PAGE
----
I'm having a hard time saying yes, simply because I don't think the definition of "two persons (regardless of gender)" is what marriage has been understood to mean, ever. What is being asked for is a redefinition of marriage, which is the business of the legislature. Unlike legislatures, the courts are not in the business of changing the accepted definitions of terms.

    The counterargument, of course, is that society as a whole sets the meaning of "marriage". Which is a way of begging the question, in my mind, of which institution is better situated to reflect a societal redefinition - an unelected and tenured judiciary, or an elected legislature.

    MNG

    It's just a question of what is central to marriage, the gender or the number. I can see rational answers all around...

    Emphases mine

  9. Edith
    Posted January 13, 2011 at 11:17 am | Permalink

    "What is being asked for is a redefinition of marriage, which is the business of the legislature. Unlike legislatures, the courts are not in the business of changing the accepted definitions of terms."
    --
    The courts have a long history of changing definition of terms (re-defining the meaning of where one could go to get an education) see Brown v. Board of Education. At one time women could not practice law, until the meaning who could "practice law" was re-defined to be more inclusive. And the meaning of the process of voting was re-defined to include women. Gender marriage roles were re-defined in marriage when women were not required to be only housewives and surrender property to their husband owners (coverture).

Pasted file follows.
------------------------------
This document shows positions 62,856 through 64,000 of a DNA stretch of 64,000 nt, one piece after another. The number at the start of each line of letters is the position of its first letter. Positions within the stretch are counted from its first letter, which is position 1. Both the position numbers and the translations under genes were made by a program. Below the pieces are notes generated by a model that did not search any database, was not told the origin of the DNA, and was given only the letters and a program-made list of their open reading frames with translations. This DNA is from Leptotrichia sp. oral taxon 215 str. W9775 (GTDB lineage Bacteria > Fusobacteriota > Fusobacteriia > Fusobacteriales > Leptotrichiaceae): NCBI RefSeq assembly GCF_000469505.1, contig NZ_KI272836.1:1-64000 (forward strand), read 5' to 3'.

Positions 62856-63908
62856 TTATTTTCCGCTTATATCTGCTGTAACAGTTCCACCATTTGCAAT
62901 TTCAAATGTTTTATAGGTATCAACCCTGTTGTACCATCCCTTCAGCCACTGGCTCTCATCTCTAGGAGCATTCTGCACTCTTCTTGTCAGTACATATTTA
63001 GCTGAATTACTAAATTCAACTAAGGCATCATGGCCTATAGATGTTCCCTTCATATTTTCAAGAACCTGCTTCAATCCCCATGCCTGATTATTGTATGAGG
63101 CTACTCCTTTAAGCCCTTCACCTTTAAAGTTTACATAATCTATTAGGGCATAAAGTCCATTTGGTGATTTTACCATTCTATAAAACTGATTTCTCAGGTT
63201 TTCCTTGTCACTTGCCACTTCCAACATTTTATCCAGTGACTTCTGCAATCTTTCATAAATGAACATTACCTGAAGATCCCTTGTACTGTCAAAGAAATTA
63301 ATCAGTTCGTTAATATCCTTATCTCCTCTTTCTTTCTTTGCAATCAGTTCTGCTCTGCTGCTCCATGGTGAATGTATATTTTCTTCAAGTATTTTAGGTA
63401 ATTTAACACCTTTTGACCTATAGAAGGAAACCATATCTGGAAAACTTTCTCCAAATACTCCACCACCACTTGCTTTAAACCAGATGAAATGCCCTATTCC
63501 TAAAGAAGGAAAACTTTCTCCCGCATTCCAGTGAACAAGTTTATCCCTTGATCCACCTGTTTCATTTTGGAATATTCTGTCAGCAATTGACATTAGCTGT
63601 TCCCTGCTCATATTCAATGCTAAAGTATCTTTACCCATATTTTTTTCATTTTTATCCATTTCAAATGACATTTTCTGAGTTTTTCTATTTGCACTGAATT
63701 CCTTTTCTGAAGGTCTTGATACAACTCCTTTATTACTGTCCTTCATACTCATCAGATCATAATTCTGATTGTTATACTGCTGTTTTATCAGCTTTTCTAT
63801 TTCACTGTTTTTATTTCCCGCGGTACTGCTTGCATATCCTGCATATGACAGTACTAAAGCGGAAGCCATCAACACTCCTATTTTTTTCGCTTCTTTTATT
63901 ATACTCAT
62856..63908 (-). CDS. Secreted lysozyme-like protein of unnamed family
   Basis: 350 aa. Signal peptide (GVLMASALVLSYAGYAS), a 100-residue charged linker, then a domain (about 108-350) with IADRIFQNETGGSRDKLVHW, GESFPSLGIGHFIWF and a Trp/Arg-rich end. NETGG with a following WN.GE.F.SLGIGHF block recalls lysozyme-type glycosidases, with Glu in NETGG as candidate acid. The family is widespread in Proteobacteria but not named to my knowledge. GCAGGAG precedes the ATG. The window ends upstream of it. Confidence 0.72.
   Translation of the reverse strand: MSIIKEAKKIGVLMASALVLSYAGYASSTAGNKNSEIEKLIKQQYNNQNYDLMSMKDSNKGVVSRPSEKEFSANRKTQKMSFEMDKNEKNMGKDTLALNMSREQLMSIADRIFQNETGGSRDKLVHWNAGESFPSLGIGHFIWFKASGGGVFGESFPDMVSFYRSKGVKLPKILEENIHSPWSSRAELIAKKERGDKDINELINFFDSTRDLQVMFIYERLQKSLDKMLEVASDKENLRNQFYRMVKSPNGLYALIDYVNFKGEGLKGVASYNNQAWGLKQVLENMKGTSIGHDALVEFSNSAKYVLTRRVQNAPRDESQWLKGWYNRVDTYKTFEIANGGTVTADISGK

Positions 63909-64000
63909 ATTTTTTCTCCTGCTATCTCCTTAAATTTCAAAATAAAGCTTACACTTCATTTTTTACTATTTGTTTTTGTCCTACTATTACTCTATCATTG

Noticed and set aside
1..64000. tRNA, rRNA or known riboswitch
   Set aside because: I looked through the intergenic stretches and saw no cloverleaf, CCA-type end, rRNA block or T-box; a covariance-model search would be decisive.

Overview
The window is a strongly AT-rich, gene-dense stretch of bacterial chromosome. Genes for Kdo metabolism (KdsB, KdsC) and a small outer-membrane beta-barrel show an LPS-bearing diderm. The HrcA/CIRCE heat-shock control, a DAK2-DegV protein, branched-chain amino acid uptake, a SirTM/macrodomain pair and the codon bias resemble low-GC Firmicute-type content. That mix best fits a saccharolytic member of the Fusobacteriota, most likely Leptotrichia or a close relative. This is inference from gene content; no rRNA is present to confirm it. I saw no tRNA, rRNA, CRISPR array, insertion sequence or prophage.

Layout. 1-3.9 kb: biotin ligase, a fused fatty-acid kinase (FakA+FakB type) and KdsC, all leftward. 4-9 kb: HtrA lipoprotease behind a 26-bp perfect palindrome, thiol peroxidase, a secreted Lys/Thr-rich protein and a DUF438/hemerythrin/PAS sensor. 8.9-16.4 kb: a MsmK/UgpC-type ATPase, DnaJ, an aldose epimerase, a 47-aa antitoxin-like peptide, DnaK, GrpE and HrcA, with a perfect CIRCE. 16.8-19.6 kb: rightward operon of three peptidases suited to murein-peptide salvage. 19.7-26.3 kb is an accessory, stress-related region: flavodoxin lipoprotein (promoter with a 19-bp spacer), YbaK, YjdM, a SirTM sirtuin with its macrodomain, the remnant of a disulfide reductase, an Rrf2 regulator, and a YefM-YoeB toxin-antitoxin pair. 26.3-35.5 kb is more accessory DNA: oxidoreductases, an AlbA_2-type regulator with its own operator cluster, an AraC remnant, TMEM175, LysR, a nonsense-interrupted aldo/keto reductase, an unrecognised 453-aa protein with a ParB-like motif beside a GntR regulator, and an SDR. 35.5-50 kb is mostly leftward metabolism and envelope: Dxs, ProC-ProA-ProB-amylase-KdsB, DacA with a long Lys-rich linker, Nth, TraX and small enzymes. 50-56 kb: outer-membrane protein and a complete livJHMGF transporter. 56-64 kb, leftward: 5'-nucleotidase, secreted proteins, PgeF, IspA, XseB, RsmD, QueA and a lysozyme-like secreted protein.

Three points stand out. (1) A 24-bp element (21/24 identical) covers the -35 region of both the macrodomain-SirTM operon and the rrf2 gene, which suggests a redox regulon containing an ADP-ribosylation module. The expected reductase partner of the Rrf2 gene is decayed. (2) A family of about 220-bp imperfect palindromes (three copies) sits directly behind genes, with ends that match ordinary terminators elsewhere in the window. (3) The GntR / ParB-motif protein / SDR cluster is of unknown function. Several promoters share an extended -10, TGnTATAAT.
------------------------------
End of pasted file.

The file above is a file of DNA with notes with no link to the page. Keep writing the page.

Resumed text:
--
    Things change, sky doesn't fall and folks who don't like it, learn to deal..

  10. Andrew
    Posted January 13, 2011 at 12:33 pm | Permalink

    "I’m proud that Mississippi cast the highest percentage of its vote of any state in the country for the Defense of Marriage Act". Would that be the same Mississppi with one of the country's highest divorce and -out-of-wedlock birthrates, in contrast to the 'liberal' North East states (like MA, CT, RI, NY, PA) that have the lowest rates? The smug hypocrisy of these anti-gay fossils never ceases to astound!